Philpot and it was also made into a hit Belgian film back in 2011 called Hasta La Vista. The story of Come As You Are follows three young men with disabilities one is a quadriplegic, the other a paraplegic, and the other blind, who go on a road trip to a brothel in Montreal that caters to people with special needs, so they can lose their virginity and embrace their independence and makes it some unlikely friendships along the way.

Szeto: I play Matt, he is that ‘unlikely friendship,’ he’s a paraplegic boy that beats Scotty and Scotty recruits him to come along this journey with him and at first my character was very resistant and eventually due to his life circumstances and you know him just being persistent I give in and go with him.

Q: How did you prepare for the roles?

A: Well, I had the benefit of having the real-life inspiration Asta Philpot pretty much you know, he was in England for a lot of it so he was mostly just over FaceTime and Skype but just back and forth pretty much every day for about two months, we were talking for you know hours on end and yeah, he would coach me on the physicality, we’d have long conversations about his mindset over the years, and the challenges and he was just amazing. Before this project even came along, you know my sister and I we regularly took care of my uncle who was an amputee and we just were around him like for you know for his whole day and just we’ll just watch him live and see how he you know gets around and everything. He’s a true inspiration because I feel like he never used his situation as an excuse to be a jerk to anybody, you know, he was nicest guy in the world and he was very, like, anti-victim. I took some of that inspiration into my character.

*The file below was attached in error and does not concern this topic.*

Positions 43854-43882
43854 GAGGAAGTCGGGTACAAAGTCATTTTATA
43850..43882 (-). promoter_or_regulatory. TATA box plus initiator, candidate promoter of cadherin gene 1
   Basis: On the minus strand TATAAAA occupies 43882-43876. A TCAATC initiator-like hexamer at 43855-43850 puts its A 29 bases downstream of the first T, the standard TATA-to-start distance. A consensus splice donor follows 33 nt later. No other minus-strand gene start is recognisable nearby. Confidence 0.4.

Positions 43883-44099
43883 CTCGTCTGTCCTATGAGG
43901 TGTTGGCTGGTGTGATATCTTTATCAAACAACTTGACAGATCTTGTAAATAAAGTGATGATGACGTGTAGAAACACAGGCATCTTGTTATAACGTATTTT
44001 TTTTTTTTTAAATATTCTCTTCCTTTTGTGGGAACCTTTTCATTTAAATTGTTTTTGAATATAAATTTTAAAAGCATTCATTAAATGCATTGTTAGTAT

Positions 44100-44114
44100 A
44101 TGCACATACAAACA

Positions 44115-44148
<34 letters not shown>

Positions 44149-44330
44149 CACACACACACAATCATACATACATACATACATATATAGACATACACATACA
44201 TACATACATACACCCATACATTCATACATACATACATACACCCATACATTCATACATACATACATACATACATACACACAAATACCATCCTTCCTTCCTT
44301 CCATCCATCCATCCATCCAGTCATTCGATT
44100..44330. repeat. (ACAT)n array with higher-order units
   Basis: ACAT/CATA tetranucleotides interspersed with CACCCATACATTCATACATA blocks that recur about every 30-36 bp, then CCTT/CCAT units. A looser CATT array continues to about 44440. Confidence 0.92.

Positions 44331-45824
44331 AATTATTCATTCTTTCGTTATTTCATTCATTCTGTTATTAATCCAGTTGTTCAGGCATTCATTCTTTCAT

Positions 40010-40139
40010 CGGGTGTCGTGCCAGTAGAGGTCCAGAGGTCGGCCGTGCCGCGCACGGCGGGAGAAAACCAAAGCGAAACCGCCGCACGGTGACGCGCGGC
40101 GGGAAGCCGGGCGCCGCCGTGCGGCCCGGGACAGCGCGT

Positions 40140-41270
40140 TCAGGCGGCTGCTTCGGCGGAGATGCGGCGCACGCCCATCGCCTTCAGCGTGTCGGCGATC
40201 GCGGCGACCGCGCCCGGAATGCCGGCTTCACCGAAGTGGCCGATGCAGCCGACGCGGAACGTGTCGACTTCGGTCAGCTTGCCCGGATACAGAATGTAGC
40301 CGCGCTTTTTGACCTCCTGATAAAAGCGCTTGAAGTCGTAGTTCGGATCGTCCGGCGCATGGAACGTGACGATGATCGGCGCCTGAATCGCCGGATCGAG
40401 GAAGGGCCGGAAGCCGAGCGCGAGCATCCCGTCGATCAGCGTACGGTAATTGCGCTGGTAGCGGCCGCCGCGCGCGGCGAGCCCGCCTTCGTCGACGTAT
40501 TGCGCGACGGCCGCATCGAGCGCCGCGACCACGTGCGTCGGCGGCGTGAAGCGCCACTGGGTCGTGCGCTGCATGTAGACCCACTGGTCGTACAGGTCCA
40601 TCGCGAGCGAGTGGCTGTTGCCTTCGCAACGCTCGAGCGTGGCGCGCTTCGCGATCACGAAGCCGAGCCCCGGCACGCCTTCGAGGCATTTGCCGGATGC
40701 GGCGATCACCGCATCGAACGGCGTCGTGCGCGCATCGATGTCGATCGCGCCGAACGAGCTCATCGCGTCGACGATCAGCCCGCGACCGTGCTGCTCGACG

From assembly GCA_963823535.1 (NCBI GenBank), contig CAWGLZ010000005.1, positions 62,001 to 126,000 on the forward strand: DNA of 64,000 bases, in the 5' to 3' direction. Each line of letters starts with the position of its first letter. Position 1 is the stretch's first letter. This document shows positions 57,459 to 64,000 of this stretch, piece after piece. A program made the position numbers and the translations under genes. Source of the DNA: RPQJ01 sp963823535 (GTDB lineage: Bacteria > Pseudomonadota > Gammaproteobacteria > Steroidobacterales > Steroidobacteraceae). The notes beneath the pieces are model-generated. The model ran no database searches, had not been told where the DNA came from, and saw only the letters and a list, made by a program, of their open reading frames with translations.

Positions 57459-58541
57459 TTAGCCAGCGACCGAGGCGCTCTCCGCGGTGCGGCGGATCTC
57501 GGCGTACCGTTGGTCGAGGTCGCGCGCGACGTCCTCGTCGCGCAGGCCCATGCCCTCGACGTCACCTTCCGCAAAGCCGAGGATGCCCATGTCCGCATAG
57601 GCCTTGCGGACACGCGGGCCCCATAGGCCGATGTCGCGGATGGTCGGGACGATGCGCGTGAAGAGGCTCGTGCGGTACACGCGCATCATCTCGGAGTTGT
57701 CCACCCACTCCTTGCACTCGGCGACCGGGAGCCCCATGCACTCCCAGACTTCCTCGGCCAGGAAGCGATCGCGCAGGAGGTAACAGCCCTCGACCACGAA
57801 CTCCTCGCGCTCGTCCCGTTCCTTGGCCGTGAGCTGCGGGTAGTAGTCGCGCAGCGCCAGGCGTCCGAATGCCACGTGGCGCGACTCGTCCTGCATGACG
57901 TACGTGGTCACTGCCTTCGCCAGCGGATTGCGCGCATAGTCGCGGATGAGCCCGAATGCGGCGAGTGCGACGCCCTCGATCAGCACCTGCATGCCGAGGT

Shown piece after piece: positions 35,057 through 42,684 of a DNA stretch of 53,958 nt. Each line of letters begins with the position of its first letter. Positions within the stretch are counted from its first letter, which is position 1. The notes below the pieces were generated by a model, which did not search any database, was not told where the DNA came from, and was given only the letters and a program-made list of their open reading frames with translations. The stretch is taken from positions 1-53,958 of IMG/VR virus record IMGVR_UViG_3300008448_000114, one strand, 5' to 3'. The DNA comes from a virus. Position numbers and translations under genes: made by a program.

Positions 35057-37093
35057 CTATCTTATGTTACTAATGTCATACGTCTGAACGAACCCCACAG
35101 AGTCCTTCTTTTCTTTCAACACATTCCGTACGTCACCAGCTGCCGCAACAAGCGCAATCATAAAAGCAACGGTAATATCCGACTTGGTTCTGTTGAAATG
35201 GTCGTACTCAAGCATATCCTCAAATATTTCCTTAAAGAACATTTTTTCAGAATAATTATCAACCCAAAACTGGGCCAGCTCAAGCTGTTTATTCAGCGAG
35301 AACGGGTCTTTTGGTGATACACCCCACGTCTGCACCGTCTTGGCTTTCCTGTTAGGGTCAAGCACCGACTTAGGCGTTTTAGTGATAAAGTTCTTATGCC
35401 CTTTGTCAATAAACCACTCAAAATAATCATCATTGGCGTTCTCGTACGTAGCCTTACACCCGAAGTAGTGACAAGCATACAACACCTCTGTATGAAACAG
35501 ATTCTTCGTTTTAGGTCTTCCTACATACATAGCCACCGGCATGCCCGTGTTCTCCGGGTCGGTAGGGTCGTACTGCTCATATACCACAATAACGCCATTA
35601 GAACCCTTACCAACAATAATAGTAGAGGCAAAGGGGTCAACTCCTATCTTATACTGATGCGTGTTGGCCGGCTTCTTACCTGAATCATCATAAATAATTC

Two months before we started filming we just practically lived in those chairs you know just trying to get around the production office like going all the way around doing laps. And also we shot a majority of the movie in Chicago and I have to say that once we told the the disabled community, the Shirley Ryan Ability Lab down there and everybody that we encountered who was disabled or in the disabled community down there, we just said hey we’re making this film we want to be as authentic as possible, and they just opened up their doors and their arms and it was truly amazing, they’re like so you want to tell the story huh all right well we’re gonna take you for a ride, and it was like really great, it was yeah it was a wonderful experience.